I want to increase my lat, shoulder, and core muscles specifically to get stronger for my swim. Does anyone have experience with a good, quick strength routine for pre- or post-swim workouts?
A swimmer friend suggested pushups and crunches, in addition to adding a few laps of fly kick drills. I'm looking for a variety of suggestions!
Well I can tell you a good routine. Specially if you have access to a Gravitron or a assisted pull-up/dip machine. For evey 1 pull-up you will do 2 dips, and the push-ups and crunches stay the same. At assisted weight as needed with the machine.
You start with:
2 dips (Concentrate on staying as upright as possible)
Then you goto the next set:
You keep going up 1 pull up each set, until you get to 5 and then go back down.
Kick off you swim, then when you are done with you swim.
Forward Planks (30 Sec- 1 min)
Right side plank (30 sec- 1 min)
Left side plank (30 sec- 1 min)
Back lying bridges (30 sec- 1 min)
Do each 3 times.
This does all the major muscle utilized for swimming as well as when you are done, working your core muscles.
I would only do the pull-up workout once a week, and I would do it on your long distant, slow pace day. Not a very good ides to hit this when you are doing sprint work. I just started do ing this again myself.
Thanks - that kind of ris exactly what I'm looking for. However, I only have a pull up bar available, not a gravitron (some day I promise myself I won't need assistance in a pull-up, but that day is not near).
Are kipping pull-ups or starting from the top of the movement and slowly coming down good replacements? (Assuming I can figure out how to do a kipping pull-ups.)
Well you can use a plyoblock(Thing you see people jumping up and down on.. a chair or something of that sort to allow you to utilize your legs for assistance. If not you can supplement it with pulldown machine. Take your body weight and goto 60%-70% of that, and work your way up. Kipping is always an option, but it changes the dynamics of the muscles you are trying to recruit. So if it was me, I would switch to Pull-Downs. Make sure you pull straight down to the top of the chest, with a slight lean back. Don't lean anymore than maybe 45 degrees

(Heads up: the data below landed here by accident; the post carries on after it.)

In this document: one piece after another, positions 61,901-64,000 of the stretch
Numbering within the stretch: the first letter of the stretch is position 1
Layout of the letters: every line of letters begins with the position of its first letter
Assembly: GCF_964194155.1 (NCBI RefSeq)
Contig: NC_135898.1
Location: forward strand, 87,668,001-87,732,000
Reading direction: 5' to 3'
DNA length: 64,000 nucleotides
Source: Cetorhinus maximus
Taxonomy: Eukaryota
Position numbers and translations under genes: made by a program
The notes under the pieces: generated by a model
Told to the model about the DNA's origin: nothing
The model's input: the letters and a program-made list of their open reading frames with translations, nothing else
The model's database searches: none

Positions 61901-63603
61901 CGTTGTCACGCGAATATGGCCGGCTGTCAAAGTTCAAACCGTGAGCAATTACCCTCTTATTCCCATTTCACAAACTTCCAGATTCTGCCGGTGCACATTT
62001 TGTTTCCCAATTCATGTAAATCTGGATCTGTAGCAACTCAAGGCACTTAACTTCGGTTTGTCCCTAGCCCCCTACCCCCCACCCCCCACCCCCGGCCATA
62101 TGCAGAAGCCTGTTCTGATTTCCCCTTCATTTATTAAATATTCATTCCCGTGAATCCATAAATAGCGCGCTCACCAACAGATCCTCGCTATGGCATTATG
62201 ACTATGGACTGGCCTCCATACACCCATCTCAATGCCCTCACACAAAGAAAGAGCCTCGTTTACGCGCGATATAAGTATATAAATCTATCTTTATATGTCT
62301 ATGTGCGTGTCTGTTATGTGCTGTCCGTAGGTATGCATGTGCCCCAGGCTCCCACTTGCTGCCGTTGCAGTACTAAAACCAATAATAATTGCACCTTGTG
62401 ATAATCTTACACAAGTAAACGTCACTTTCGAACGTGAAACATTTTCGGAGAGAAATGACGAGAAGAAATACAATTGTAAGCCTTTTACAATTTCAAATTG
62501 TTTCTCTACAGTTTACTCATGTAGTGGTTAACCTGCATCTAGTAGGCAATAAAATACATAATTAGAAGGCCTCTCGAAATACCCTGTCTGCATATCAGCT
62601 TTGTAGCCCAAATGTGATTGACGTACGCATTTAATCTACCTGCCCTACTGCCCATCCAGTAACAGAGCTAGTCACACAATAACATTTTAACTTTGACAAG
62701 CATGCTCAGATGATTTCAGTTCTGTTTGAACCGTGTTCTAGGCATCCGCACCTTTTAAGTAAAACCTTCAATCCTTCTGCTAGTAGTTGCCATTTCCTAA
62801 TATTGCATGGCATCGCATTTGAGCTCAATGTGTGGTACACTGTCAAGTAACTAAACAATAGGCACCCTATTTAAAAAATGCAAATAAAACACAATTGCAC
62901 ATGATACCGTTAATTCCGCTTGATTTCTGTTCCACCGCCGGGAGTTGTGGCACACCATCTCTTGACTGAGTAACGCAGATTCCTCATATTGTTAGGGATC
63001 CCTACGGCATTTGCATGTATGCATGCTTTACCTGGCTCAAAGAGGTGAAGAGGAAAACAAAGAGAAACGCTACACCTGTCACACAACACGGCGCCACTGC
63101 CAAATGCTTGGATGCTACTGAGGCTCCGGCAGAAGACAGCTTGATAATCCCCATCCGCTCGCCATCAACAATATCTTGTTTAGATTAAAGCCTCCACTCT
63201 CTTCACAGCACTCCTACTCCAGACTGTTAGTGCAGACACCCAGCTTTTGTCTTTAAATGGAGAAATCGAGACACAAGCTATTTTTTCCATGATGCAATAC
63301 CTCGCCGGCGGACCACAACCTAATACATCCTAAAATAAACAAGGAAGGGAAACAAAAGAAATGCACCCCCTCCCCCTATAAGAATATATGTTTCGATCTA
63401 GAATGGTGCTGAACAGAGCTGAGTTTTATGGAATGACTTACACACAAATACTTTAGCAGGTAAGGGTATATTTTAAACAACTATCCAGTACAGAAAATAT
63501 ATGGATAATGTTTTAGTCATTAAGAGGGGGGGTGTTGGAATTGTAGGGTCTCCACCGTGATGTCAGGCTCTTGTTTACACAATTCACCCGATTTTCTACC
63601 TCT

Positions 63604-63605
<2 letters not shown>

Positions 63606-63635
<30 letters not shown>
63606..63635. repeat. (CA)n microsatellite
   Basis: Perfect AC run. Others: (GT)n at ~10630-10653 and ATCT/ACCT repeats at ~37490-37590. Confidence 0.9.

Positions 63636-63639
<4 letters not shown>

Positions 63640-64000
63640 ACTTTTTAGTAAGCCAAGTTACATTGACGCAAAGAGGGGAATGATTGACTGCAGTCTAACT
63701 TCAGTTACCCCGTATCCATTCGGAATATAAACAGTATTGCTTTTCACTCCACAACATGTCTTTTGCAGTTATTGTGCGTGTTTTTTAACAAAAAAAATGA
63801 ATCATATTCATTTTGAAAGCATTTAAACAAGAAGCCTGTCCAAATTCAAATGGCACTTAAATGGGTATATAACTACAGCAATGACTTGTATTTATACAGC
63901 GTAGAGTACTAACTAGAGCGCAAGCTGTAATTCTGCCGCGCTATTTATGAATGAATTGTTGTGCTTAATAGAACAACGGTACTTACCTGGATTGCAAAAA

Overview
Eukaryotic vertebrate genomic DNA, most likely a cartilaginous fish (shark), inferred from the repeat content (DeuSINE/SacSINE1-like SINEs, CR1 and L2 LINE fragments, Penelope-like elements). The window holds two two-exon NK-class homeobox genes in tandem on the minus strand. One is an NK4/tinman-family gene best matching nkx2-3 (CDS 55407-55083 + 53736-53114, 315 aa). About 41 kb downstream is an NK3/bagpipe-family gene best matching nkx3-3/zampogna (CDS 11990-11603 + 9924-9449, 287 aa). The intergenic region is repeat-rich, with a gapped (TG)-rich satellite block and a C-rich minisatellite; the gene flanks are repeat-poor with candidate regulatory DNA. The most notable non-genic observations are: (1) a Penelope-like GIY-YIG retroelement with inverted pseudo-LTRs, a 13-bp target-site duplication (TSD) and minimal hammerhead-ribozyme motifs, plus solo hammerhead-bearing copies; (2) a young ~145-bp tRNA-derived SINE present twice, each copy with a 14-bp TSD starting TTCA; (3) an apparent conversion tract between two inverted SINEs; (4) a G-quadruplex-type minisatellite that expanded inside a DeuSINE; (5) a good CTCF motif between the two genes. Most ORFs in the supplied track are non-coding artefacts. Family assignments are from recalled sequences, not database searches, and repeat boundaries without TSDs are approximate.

Another exercise machine you can try is upright rows. Really works the traps, rhomboids, super/inferior spinatous, posterior deltoids, and biceps. As well as the muscle in the wrist and grip. It minorly work some lats, but not as well as the pulldowns.
The equipment I can use is a very small set at the pool. I am pretty sure they have a pull-down machine, though, so I'll give that a try. Thank you!
Yes, pull-up or chin-up negatives can be very effective if you don't have access to a Gravitron. Start at the top and try to take as long as possible to lower to full extension, but without actually pausing or holding at any point. Time yourself and try to extend the length of the lowering over time. For most people, once you can do a full 30 second negative, you'll be able to do an unassisted pull-up or chin-up.
If you still need assistance with pull ups and don't have a Gravitron thing, loop old bike tubes over the bar and put a foot in for added assistance. I use old strength bands on my bar at home.
Work on handstands. If you don't want to kick up against a wall, start with your knees on bench, plyo box, or chair. Start with holds to get used to being inverted and progress to handstand push ups. Work partial range with pillows or something soft under your head. If you still aren't sure about kicking up against a wall, start with your back to the wall, put your hands down on the ground, and walk your feet up the wall to full extension. You might have to walk your hands back toward the wall as well. Takes a lot of core strength to hold yourself in this position.
Instead of crunches do 4 count flutter kicks (to count as 1).
Do a 10-9-8-7-6-5-4-3-2-1 (reps) workout of push ups and flutter kicks.